5 Common Honda J35 Engine Problems & Reliability!December 29, 2023
Are you interested in buying a Honda with the J35 engine and want to learn more about the Honda J35 engine problems? Well, if that’s correct, you are in the right place because, in this article, there will be a lot to cover.
Doing your own research on a car problem is always a good idea, you just don’t want to end up in a money pit full of problems. And when it comes to cars, there are a lot of ways that you can burn yourself and pay thousands of dollars for repairs. And that’s why we are here to help you out.
First, we will learn the J35 specs and J35 applications. Then, we will move on to the Honda J35 engine problems and see what troubles this engine the most. As well as the overall reliability of the J35. So, let’s get started.
Honda J35 Engine Specs
The J Series of engines is a Honda engine lineup that was introduced way back in 1996. This is a series of engines designed for the North American market. All J engines are assembled in Lincoln, Alabama, and Anna, Ohio.
What is interesting about the J-engine family is that these are all V6 engines, starting from 3.0L in displacement and up to 3.7L.
We are interested in the J35 engine, this engine as you would probably assume is the 3.5L version.
There are a few important engine codes that you need to be aware of: These are the J35A, J35S, J35Z, and J35Y. The Y is the latest generation of this engine.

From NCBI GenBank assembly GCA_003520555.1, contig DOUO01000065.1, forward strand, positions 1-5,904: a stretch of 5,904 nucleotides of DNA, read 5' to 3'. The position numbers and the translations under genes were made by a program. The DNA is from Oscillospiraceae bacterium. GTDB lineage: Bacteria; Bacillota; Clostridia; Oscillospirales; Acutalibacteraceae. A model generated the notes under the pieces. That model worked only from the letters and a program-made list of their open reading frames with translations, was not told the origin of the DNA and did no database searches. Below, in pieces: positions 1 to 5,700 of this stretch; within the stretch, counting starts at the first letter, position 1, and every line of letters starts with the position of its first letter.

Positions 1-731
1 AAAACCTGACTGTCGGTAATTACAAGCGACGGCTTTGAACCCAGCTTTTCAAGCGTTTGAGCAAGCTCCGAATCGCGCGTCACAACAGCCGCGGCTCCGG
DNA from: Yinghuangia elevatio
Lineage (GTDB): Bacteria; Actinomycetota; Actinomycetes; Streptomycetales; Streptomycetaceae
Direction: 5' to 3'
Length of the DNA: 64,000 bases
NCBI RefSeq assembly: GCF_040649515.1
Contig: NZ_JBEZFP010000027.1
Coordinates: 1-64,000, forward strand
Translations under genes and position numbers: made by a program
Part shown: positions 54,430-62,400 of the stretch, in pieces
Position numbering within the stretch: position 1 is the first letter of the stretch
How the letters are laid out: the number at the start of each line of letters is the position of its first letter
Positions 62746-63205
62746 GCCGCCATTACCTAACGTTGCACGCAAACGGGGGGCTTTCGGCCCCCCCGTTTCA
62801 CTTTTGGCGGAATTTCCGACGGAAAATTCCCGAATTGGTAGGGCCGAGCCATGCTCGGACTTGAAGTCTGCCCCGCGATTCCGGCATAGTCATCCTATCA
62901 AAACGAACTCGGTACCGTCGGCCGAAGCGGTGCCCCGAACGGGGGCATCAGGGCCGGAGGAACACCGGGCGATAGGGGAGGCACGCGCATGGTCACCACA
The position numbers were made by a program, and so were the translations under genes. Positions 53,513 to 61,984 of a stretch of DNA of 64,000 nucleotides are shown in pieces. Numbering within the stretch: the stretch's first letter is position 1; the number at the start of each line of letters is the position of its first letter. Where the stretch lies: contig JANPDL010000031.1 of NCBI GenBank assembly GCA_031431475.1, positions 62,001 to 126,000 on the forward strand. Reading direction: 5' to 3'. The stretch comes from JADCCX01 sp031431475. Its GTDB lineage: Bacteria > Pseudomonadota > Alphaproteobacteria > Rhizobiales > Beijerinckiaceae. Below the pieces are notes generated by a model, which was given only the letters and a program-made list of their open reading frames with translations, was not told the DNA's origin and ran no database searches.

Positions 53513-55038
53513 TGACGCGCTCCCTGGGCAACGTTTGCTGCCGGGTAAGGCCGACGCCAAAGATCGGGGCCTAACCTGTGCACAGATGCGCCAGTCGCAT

This engine is a 60-degree V6 and is designed purely for transverse mounting. Meaning that it is only used in front-wheel-drive or AWD models. No RWD version of the J35, unfortunately.
The J35 implements VTEC, as well as VCM. VCM is the Variable Cylinder Management system that shuts off 3 of the cylinders and turns the J35 into a three-cylinder engine to save some fuel.
Never versions of the J35, such as the J35Y8, use Variable Timing Control, instead of VTEC.
This was the case since VTEC is redundant in these direct injection engines and wastes a ton of fuel.
And since we mentioned direct injection, it is worth noting that modern J35 engines also use this technology.
The newer versions also have a DOHC head. Honda ditched the SOHC design in the latest iteration of the J35 engine.
Here are the full Honda J35 engine specs:
- Layout: V6
- Displacement: 3.5L
- Bore: 89 mm
- Stroke: 93 mm
- Head Design: SOHC on older, and DOHC on J35Y8
- Fuel Injection: MPI on older, Direct injection on J35Y8
- Horsepower: 210 – 310 hp
- Torque: 229 – 275 lb-ft
Honda J35 Engine Applications
Now let’s see which models have the Honda J35 engine. This engine was included in many Honda and Acura vehicles. These are the following:
- Honda Odyssey
- Honda Pilot
- Honda Ridgeline
- Honda Inspire
- Honda Accord
- Honda Crosstour
- Honda Legend
- Honda Passport
- Acura MDX
- Acura RDX
- Acura TSX
- Acura TLX
- Acura RLX
- Acura RL
- Acura TL
- Saturn Vue
Common Honda J35 Engine Problems
Now let’s list the common Honda J35 engine problems.